Moral Democracy?

By Grint, Keith | Harvard International Review, Winter 2004 | Go to article overview

Moral Democracy?


Grint, Keith, Harvard International Review


Adel Safty's article ("Moral Leadership," Fall 2003) is a timely "call to arms" for those amongst us keen to establish, or perhaps reestablish, a moral thread to contemporary leadership in all its forms, but most critically within politics. Safty argues that management and governance are neutral terms while "Leadership is--or at least ought to be--normatively apprehended as a set of values with connotations evocative of the higher achievements of the human spirit." Leadership is not only tied to these norms, but the norms themselves are explained as "the promotion of human development for the common good of people in a democratic environment." Leadership, which is necessarily moral, is also necessarily tied to democracy.

However, many would argue against the democratic essence of leadership: Plato certainly despised it as a system for encouraging leadership by the demagogue rather than leadership by the wise, and the democratic element of leadership has certainly not been adequate in restraining several of the "lapses" that Safty himself rails against: conflicts in Lebanon, Panama, and the Persian Gulf to name a few.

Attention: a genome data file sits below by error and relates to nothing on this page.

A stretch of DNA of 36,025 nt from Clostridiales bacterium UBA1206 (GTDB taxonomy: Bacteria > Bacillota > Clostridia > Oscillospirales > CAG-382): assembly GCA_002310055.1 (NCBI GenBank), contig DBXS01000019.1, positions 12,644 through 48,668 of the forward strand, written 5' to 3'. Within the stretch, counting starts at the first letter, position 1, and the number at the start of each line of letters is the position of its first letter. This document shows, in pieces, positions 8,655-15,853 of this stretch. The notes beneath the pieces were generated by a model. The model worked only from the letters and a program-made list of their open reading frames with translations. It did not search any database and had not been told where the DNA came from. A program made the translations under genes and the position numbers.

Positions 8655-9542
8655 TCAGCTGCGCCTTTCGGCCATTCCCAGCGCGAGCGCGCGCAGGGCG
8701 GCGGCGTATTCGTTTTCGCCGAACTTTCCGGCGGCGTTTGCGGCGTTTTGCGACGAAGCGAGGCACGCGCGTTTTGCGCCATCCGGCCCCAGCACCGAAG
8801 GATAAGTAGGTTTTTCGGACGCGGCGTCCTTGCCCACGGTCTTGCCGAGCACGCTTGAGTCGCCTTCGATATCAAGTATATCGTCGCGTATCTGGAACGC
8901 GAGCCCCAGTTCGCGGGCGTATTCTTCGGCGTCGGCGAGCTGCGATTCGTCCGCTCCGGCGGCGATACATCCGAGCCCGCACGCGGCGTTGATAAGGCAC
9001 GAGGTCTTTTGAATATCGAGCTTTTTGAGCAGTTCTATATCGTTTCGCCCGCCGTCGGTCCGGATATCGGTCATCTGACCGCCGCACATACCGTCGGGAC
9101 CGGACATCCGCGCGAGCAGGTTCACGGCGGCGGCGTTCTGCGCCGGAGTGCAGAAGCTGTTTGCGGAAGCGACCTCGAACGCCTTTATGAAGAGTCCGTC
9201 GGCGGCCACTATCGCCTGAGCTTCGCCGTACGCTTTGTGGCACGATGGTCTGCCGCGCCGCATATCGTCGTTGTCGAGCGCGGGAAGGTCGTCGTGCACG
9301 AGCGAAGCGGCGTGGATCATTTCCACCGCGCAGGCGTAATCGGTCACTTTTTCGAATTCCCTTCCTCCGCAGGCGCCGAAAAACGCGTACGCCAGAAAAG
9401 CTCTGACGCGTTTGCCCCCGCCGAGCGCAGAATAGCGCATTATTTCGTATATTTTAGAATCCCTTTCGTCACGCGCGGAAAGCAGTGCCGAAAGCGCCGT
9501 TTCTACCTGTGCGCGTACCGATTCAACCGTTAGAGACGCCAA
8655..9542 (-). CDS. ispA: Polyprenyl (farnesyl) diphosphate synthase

He rightly laments the havoc caused by leaders such as Benito Mussolini, Adolf Hitler, and Saddam Hussein, but suggests that their catastrophic impact relates primarily to the absence of higher moral purposes and defines such people as rulers rather than leaders.

But there is a problem here: who decides on which side of the divide they lie? This is not just a question of applying Western standards as universally good, but suggesting that all the leaders defined as sitting on the "wrong" side of the fence probably perceived themselves to have a "moral" purpose. To imply that these rulers were simply evil is to miss the point--how did they mobilize so many followers if it was self-evident that no good would come from their leadership? Although I side with Safty in his assault upon immorality, what counts as immoral is neither easy to define nor does it explain the success of such leaders. A perfect example would be the dropping by the US President George Bush administration of the word "crusade" in the war against terrorism. …

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